Biotic and environmental changes in the Permian Triassic boundary interval recorded on a western Tethyan ramp in the Bükk Mountains, Hungary - PDF

Global and Planetary Change 55 (2007) Biotic and environmental changes in the Permian Triassic boundary interval recorded on a western Tethyan ramp in the Bükk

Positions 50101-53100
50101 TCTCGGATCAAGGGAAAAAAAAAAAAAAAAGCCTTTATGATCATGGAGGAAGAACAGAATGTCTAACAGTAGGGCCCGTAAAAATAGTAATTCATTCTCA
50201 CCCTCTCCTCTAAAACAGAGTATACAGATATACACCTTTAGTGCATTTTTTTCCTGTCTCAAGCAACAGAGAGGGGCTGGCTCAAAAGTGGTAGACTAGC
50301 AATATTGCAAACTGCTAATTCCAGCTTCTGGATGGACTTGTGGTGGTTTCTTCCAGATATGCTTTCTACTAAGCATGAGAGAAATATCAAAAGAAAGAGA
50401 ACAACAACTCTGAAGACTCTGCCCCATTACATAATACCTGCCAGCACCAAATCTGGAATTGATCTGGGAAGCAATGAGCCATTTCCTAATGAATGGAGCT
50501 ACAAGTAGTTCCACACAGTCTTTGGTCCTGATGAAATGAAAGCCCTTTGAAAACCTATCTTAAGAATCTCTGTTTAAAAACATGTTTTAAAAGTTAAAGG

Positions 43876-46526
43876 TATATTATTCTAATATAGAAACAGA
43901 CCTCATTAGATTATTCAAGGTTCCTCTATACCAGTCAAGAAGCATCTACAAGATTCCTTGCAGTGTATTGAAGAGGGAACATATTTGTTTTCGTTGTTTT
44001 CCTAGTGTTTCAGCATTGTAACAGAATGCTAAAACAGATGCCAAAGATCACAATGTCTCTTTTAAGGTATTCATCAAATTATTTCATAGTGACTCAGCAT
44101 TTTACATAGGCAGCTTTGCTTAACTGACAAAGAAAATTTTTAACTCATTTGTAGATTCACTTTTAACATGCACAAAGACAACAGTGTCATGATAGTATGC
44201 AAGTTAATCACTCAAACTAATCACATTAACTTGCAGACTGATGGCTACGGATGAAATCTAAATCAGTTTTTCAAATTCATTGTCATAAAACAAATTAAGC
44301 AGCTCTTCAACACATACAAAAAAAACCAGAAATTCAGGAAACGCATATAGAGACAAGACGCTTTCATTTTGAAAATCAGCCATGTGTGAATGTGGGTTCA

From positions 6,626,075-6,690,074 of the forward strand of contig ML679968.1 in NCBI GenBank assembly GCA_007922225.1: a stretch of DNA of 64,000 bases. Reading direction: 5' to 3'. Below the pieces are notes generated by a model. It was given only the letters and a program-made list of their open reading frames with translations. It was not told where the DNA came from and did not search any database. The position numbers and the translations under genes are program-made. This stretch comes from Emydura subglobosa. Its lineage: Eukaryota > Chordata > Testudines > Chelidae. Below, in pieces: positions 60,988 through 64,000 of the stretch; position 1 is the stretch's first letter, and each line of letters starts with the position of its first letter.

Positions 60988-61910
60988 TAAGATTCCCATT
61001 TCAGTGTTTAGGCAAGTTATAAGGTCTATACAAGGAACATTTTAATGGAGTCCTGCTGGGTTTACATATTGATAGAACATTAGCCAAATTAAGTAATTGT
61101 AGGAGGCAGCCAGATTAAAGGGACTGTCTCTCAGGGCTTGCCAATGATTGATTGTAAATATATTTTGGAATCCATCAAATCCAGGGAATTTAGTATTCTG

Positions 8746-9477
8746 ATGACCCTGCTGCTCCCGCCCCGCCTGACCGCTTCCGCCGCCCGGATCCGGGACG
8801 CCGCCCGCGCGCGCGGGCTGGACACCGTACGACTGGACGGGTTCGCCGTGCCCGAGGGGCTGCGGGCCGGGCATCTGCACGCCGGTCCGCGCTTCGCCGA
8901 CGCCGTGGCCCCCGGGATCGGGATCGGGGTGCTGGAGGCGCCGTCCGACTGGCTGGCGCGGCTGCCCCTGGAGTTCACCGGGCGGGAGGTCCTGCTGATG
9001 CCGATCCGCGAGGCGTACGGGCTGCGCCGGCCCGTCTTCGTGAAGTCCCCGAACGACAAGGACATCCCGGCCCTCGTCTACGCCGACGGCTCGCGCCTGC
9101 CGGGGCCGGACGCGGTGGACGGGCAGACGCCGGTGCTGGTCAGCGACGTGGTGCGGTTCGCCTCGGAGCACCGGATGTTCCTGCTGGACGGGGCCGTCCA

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Global and Planetary Change 55 (2007) Biotic and environmental changes in the Permian Triassic boundary interval recorded on a western Tethyan ramp in the Bükk Mountains, Hungary János Haas a,, Attila Demény b, Kinga Hips a, Norbert Zajzon c, Tamás G. Weiszburg d, Milan Sudar e, József Pálfy f a Geological Research Group, Hungarian Academy of Sciences, Eötvös University, H-1117 Budapest, Pázmány s. 1/c, Hungary b Institute for Geochemical Research, Hungarian Academy of Sciences, H-1112 Budapest, Budaörsi út 45, Hungary c Department of Mineralogy and Petrology, University of Miskolc, H-3515 Miskolc, Egyetemváros, Hungary d Department of Mineralogy, Eötvös University, H-1117 Budapest, Pázmány s. 1/c, Hungary e Faculty of Mining and Geology, University of Belgrade, 1100 Belgrade, Kamenicka u. 6, Serbia and Montenegro f Research Group for Paleontology, Hungarian Academy of Sciences-Hungarian Natural History Museum, H-1083 Budapest, Ludovika tér 2, Hungary Received 19 June 2006; accepted 30 June 2006 Available online 25 September 2006 Abstract Complete, continuous marine Permian Triassic (P T) boundary sections in the Bükk Mountains, Northern Hungary, represent a ramp setting on the margin of the western Tethys. The Upper Permian succession comprises limestone rich in calcareous algae, foraminifera, and skeletal fragments of metazoans. A significant reduction of biogenic components occurs in the topmost limestone layers below the boundary shale bed (BSB). It coincides with the beginning of a gradual negative shift in δ 13 C carb values that continues into the BSB. The BSB consists predominantly of marly siltstones that are similar to the insoluble residue of the underlying limestone. A second biotic decline is recorded in the upper-third of the BSB, where the continuous negative shift in δ 13 C values is superimposed by a sharp and quasi-symmetric negative peak. The δ 13 C peak is confined to the shale bed and is not correlated with the lithological change, therefore diagenetic or other secondary effects are ruled out. The carbon isotope signal reflects primary processes related to significant changes in environmental conditions. Correlation and comparison of sedimentological, biotic, geochemical and mineralogical features of the studied sections in the Bükk Mountains with other Tethyan P T sections in the Southern Alps, Dinarides, Iran, Kasmir (India) and southern China are discussed. The continuous shift in δ 13 C values is most probably related to a decrease in bioproductivity, whereas the sharp peak is attributed to an addition of C strongly depleted in 13 C isotope to the ocean atmosphere system. The most plausible model is a massive release of methane from gas hydrate dissociation. This event led to the extinction of the already impoverished biota. Scarcity of metazoans and prolonged unfavourable environmental conditions gave rise to a bloom of microbial communities. Mineralogical and geochemical analyses failed to reveal any evidence for extraterrestrial effects or synchronous volcanism were found in the studied sections Elsevier B.V. All rights reserved. Keywords: Permian Triassic boundary; Bükk Mountains; microfacies; stable isotopes; detrital minerals Corresponding author. Fax: address: (J. Haas) /$ - see front matter 2006 Elsevier B.V. All rights reserved. doi: /j.gloplacha J. Haas et al. / Global and Planetary Change 55 (2007) Introduction During the Phanerozoic, the greatest biotic extinction occurred at the Permian Triassic (P T) boundary (Erwin, 1993). The changes were similarly dramatic in the terrestrial as well as marine realms and affected both animals and plants. In the last decade a remarkable research effort has been made to understand the causes of the end- Permian events. A large number of hypotheses were presented and various scenarios were elaborated (White, 2002). However, many questions remained open as to the succession and timing of the series of events, the nature and relative importance of controlling factors, and the ultimate causes of the ecological disaster. There are only a few areas in the world where the P T boundary is exposed in an undisturbed, continuous marine succession, providing an opportunity to learn more about this globally important event. The Bükk Mountains in Hungary is one such area where detailed geological mapping discovered important P T boundary sections. In the last decades, numerous studies were carried out on palaeontology, stratigraphy, lithofacies, mineralogy, geochemistry and stable isotopes of the boundary interval (Haas et al., 1988; Kozur, 1988; Fülöp, 1994; Haas et al., 2004; Posenato et al., 2005). These studies documented the existence of complete, continuous marine boundary sections, which contain macro- and microfossils of critical importance (Haas et al., 2004). A significant negative carbon isotope peak, considered as the chemostratigraphical marker of the boundary, was found within the boundary shale bed (BSB) (Haas et al., 2006). Elsewhere in Europe, classic marine P T boundary successions are known in the Dolomites (Italy) and in the Carnic Alps (Austria). Those sequences were deposited in shallow inner ramp setting, whereas the boundary sections in the Bükk Mountains represent a deeper ramp that is unique in Europe. This palaeogeographic setting provides a good potential for comparison of the boundary sections of the Bükk Mountains with those in the Tethyan realm. The main aim of this paper is to summarize the changes in the lithoand biofacies characteristics, mineralogical and geochemical properties of the biostratigraphically constrained boundary interval in the best key sections in the Bükk Mountains and to draw conclusions for the causes of these changes. Comparative evaluation of these sections with other Tethyan boundary sections may contribute to a better understanding of the end-permian global environmental changes and the related extinction phenomena. 2. Geologic and stratigraphic setting The Bükk Mountains is located in northern Hungary, south of the Inner Western Carpathians (Fig. 1). According to recent palaeogeographic reconstructions, in the Late Permian the Bükk area was a segment of the western Tethyan ramp (Fig. 2), situated in the neighbourhood of the depositional areas of the Carnic Alps, southern Karavanke Mountains, and the Jadar block in the Dinarides (Protić et al., 2000; Filipović et al., 2003). The Bükk Mountains is made up of anchi-metamorphosed Palaeozoic Mesozoic formations that were subjected to intense deformation, and are overlain by Fig. 1. Schematic geological map of the Pannonian basin and its surroundings. The location of the study area in the Bükk Mountains is marked by a triangle. Abbreviations: DO Dolomites; CA Carnic Alps; KV Karavanks; SL Slovenian area; J Jadar block. 138 J. Haas et al. / Global and Planetary Change 55 (2007) Fig. 2. Position of the continents in the Late Permian (after Erwin, 1994) and setting of the sections referred in the present paper. B: Bükk Mountains; TR: Transdanubian Range; 1: Southern Alps; 2: Jadar block; 3: NW Iran; 4: Central Iran; 5: Kashmir; 6: South China. non-metamorphic Palaeogene Neogene formations. Palaeozoic and Lower Triassic formations, and consequently the P T boundary sections, are known only from the northern part of the mountains. The Upper Permian is represented by the Nagyvisnyó Limestone Formation ( m in thickness). It is made up of black and dark grey, thick-bedded limestone with dolomite in the lower part and marlstone, nodular marlstone interlayers mainly in the uppermost m (Fig. 3). The Nagyvisnyó Limestone contains a rich biota that consists of calcareous algae, foraminifera, sponges, anthozoans, bivalves, gastropods, nautiloids, ostracods, trilobites, brachiopods, bryozoans, echinoderms, scolecodonts, and conodonts (Schréter, 1963; Balogh, 1964; Schréter, 1974; Kozur, 1985; Pešić et al., 1988; Fülöp, 1994; Bérczi-Makk et al., 1995). The age of the formation is Capitanian to Changhsingian (Kozur, 1988, 1989). The Nagyvisnyó Limestone is overlain by nearly 1 m of marly siltstone, referred here as the BSB. It is in turn overlain by dark grey, thin-bedded, mostly stromatolitic limestones, 8.5 m in thickness that represent the lowermost part of the m thick Gerennavár Limestone Formation. The next 17.5 m of this formation comprises thick-bedded massive mudstones. Bioclastic grainstone interlayers in gradually increasing thickness appear upsection, followed by ooidal limestone that makes up the bulk of the Gerennavár Limestone (Hips and Pelikán, 2002). In the layers overlying the stromatolitic interval, the ostracods Hollinella tingi (Patte) and Langdaia sp. were found (Kozur in Fülöp, 1994). An advanced form of Hindeodus parvus (Kozur et Pjatakova) was reported by Kozur from 14 m above the BSB. From among several P T boundary sections identified during geological mapping in the northern part of the Bükk Mountains (Haas et al., 2004), the two most complete sections were selected for detailed studies. These are located on the northern slope of Mount Bálvány and referred to as Bálvány-North and Bálvány-East (Fig. 4). The lower part of the 3-m thick Bálvány-North section (Fig. 5) is composed predominantly of dark grey, thin-bedded limestone of the Nagyvisnyó Formation. It is overlain by the BSB that, in turn, is overlain by laminated limestone of the Gerennavár Formation. Fig. 3. Stratigraphical scheme of the Upper Permian Lower Triassic interval in the Bükk Mountains. J. Haas et al. / Global and Planetary Change 55 (2007) Fig. 4. Geological map on the northern part of the Bükk Mountains (after Less et al., 2002) showing location of the most important P T boundary sections. The Bálvány-East section is located some 500 m from the Bálvány-North section and exposes the same interval but is structurally more disturbed. However, it is a useful complement to the Bálvány-North section as it exposes a thicker part of the overlying stromatolitic beds. A composite section of the two closely spaced exposures is shown on Fig. 5 that also displays the characteristic microfacies of the main lithofacies types. 3. Methods The Bálvány-North and Bálvány-East sections were sampled in detail for sedimentological, macro- and micropalaeontological, mineralogical and geochemical (stable isotope and trace elements) investigations. The microfacies and diagenetic history was determined using conventional petrographical methods on all samples analysed for their carbon and oxygen isotope composition. Carbon and oxygen isotope compositions of bulk rock carbonate samples were determined using the conventional H 3 PO 4 digestion method (McCrea, 1950). 13 C/ 12 C and 18 O/ 16 OratiosofCO 2 generated by the acid reaction were measured on a Finnigan MAT delta S mass spectrometer at the Institute for Geochemical Research in Budapest. The results are expressed in the δ notation [δ=(r 1 / R 2 1) 1000, where R 1 is the 13 C/ 12 C or 18 O/ 16 O ratio in the sample and R 2 the corresponding ratio of the standard V-PDB, in parts per thousand ( )]. Duplicates of standards and samples reproduced to better than ± samples, each of 1 2 kg weight, were collected for mineralogical studies from the Bálvány-North section, 13 samples represent the BSB, 9 were taken from the underlying Nagyvisnyó Formation and 12 from the overlying Gerennavár Formation. For clay mineral studies, carbonate was removed by diluted acetic acid and the residual phases were separated by grain size at 10 μm steps.the separation process was monitored by routine X-ray powder diffractometry (XPD). The clay size fraction was analysed by XPD in oriented and oriented+ ethylene glycol-treated samples. The sulphur isotope composition of pyrite was determined both on hand-picked individual grains of 1 2 mmindiameter( large crystal generation ) and on mm grains from the residual heavy mineral fraction ( small crystal generation ) by mass spectrometry (Zajzon and Vető, submitted for publication). The iridium content was measured after chemical pre-concentration, by INAA (Zajzon et al., submitted for publication-a). 140 J. Haas et al. / Global and Planetary Change 55 (2007) Fig. 5. Bálvány-North section. Lithology, conodont biostratigraphy, biofacies, quantity of bioclasts, carbonate content, carbon and oxygen isotope composition. Abbreviations: bd biotic decline; EB event boundary. For heavy mineral study, 500 g of each sample was processed. Carbonate was removed by 10% hydrochloric acid. The insoluble part was separated into sizefractions by grinding and wet sieving. The largest size fraction ( μm) was further separated by heavy liquid (2.78 g/cm 3 ) and all separated fractions were studied under a binocular microscope. Approximately 600 representative individual grains from the heavy J. Haas et al. / Global and Planetary Change 55 (2007) mineral fractions were selected for detailed instrumental mineralogical analysis (optical, SEM + EDX, WDX, LA-ICP-MS, limited number of single crystal XRD) (Zajzon and Weiszburg, submitted for publication; Zajzon et al., submitted for publication-b). 4. Results 4.1. Litho- and biofacies, biostratigraphy The lowermost part of the Bálvány-North section (Beds 1 3, Fig. 5)ismadeupofdarkgreytoblacklimestoneof bioclastic wackestone texture (Fig. 7a). Crinoid detritus is predominant, fragments of brachiopod shells and spines, bivalves, gastropods, foraminifera, ostracods, and calcareous algae also occur, locally in large numbers. Both Bed 1 and 3 yielded conodonts and holothurians. Significantly, from Bed 3 the conodonts Hindeodus praeparvus Kozur (Fig. 6 a d) and Isarcicella cf. prisca Kozur and the holothurians Theelia dzhulfensis Mostler and Rahimi- Yazd, Th. multiradiata Kozur and Th. mostleri Kozur were identified. Based on the co-occurrence of H. praeparvus and Isarcicella cf. prisca this bed probably corresponds to the upper praeparvus Zone of Perri and Farabegoli (2003). The next bed (Bed 4) is composed of alternating dark grey limestone (bioclastic wackestone) and purple to reddish-brownish calcareous marlstone layers that contain limestone nodules of cm in diameter. The bioclasts are usually smaller than in the underlying beds, typically in the medium to fine sand to silt size range. There is no noticeable change in the composition of bioclasts. Bed 5 is a dark grey limestone of patchy, bioturbated bioclastic wackestone texture. Small gastropods are common, fragments of thin-shelled bivalves, echinoderms, spines of brachiopods, ostracods and a few foraminifera also occur. Along with marine acritarchs, striate bisaccate pollen grains (Lueckisporites virkkiae Potonié and Klaus, emend. Clarke, Lunatisporites sp., Striatoabieites sp.) were found in this bed suggesting that it is still Permian in age (det. Götz, in Haas et al., 2004). The next layer (6.1) is made up of grey, platy, argillaceous limestone and calcareous marlstone of bioclastic Fig. 6. Biostratigraphically important conodonts from the studied sections. a d: Hindeodus praeparvus Kozur, Nagyvisnyó Limestone Fm., Bálvány- North section Bed 3; e h: Hindeodus parvus (Kozur and Pjatakova), Gerennavár Limestone Fm., Bálvány-East section Bed 4.3. Lateral view: a, c, e, g; upper view: b, d, f, h. 142 J. Haas et al. / Global and Planetary Change 55 (2007) wackestone packstone texture with relatively coarse grains. Fragments of molluscs and brachiopods are predominant, echinoderm detritus and ostracods are common. Abundance of the foraminifera Hemigordius is the key biofacies feature of this layer (Fig. 5). There is a considerable decrease in the amount of biogenic components in the next two thin layers (6.2 and 6.3, Figs. 5 and 7b), although no prominent lithological change is observed. These grey argillaceous and silty limestone (mudstone) layers contain only a small amount of fine sand- to silt-sized bioclasts, fragments of echinoderms, ostracods, and the foraminifera Hemigordius. The uppermost limestone layer (Bed 6.3) is directly overlain by marly siltstone of the BSB (Bed 7) that is 94 cm in thickness. Based on lithological properties, Bed 7 is subdivided here into six parts. In the lowermost brownish grey silty marlstone layer (7.1), well-preserved bivalves (Bakevellia cf. ceratophaga (Schlotheim), Eumorphotis lorigae Posenato, Entolium piriformis (Liu), Pernopecten latangulatus Yin), and brachiopods (Sinomarginifera sp., Orthothetina ladina (Stache), Ombonia tirolensis (Stache), Orbicoelia tschsernyschewi (Likharew), Posenato et al., 2005) were found. This part also contains 1 3-mm thick graded quartz mica siltstone laminae. The amount of bioclasts observed in thin sections is low, less than 1% (Figs. 5 and 7c). Among them fragments of echinoderms predominate, a few ostracods and brachiopod fragments also occur. Pyrite is abundant in stripes, patches, and mould fillings. A 2-cm thick, light grey argillaceous silty limestone interlayer that contains a 4-mm thick, graded crinoid coquina lamina (7.2) occurs within the BSB. It is overlain by grey marly siltstone that becomes more limy and silty upsection (7.3). In the lower part of this interval, bioclasts including fine echinoderm detritus (5 10/cm 2 ), fragments of foraminifera, molluscs, and ostracods still occur but in strongly reduced number. The last determinable bivalves and brachiopods were collected from the lower part of this interval. Alternating calcareous marlstone and siltstone laminae occur in the next 5-cm thick interval that almost entirely lacks bioclasts (7.4). Only 1 2 fine sand-sized echinoderm detritus were counted per cm 2, along with ostracods and fragments of foraminifera. A 4-cm thick, light grey sandy marlstone layer occurs in the upper part of the BSB (7.5). It consists of sand-sized grains of detrital quartz and subordinate mica, and microsparitic carbonate cement. It is overlain by a 2-cm thick marly siltstone layer (7.6) that forms the uppermost part of the BSB. Numerous small cavate spores (cf. Endosporites papillatus Jansonius, Krauselisporites sp.) were found in a sample taken from the topmost 30 cm of Bed 7, suggesting that this level is already Triassic in age (det. Götz, in Haas et al., 2004). The BSB is overlain by 45 cm of platy limestone (plate thickness is 1 3 cm) with thin shale laminae (8.1). The conodonts H. parvus Kozur and Pjatakova and H. praeparvus Kozur were extracted from this bed, allowing to assign it to the parvus Zone of Perri and Farabegoli (2003) and to draw the conodont-based P T boundary at the base of this bed (Fig. 5). The limestone layers are made up of micrite with small amounts of bioclasts and silt-sized siliciclasts (quartz and mica). Millimetre- to centimetre-sized patches, probably caused by bioturbation, are characteristic. Clay-sized films and solution seams are also typical. Fragments of brachiopod spines are relatively common; ostracods and foraminifera (Nodosariids and Earlandia) also occur. A horizon rich in fine sand-sized siliciclasts (quartz and mica) was found 25 cm above the base of the bed. In the Bálvány-East section, the BSB is also overlain by grey platy limestone, in a thickness of 0.5 m (Bed E4, Fig. 7) that corresponds to bed 8.1 in the Bálvány-North section and contains the same conodont fauna (Fig. 6e h). Bioturbated mudstone texture with a few ostracods and foraminifers characterizes the limestone layers. The next 5-m thick stromatolite succession is divided into two parts (Fig. 7). The lower part is thin-bedded and evenly laminated, whereas the upper part is thick-bedded and its crinkle lamination (Fig. 7d) gradually disappears upward (Hips and Haas, 2006) Diagenesis and metamorphic overprint The Palaeozoic and Mesozoic formations of the Bükk Mountains were affected by regional metamorphism in the Cretaceous. However, the intensity of the deformation and metamorphism was variable depending on the structural positio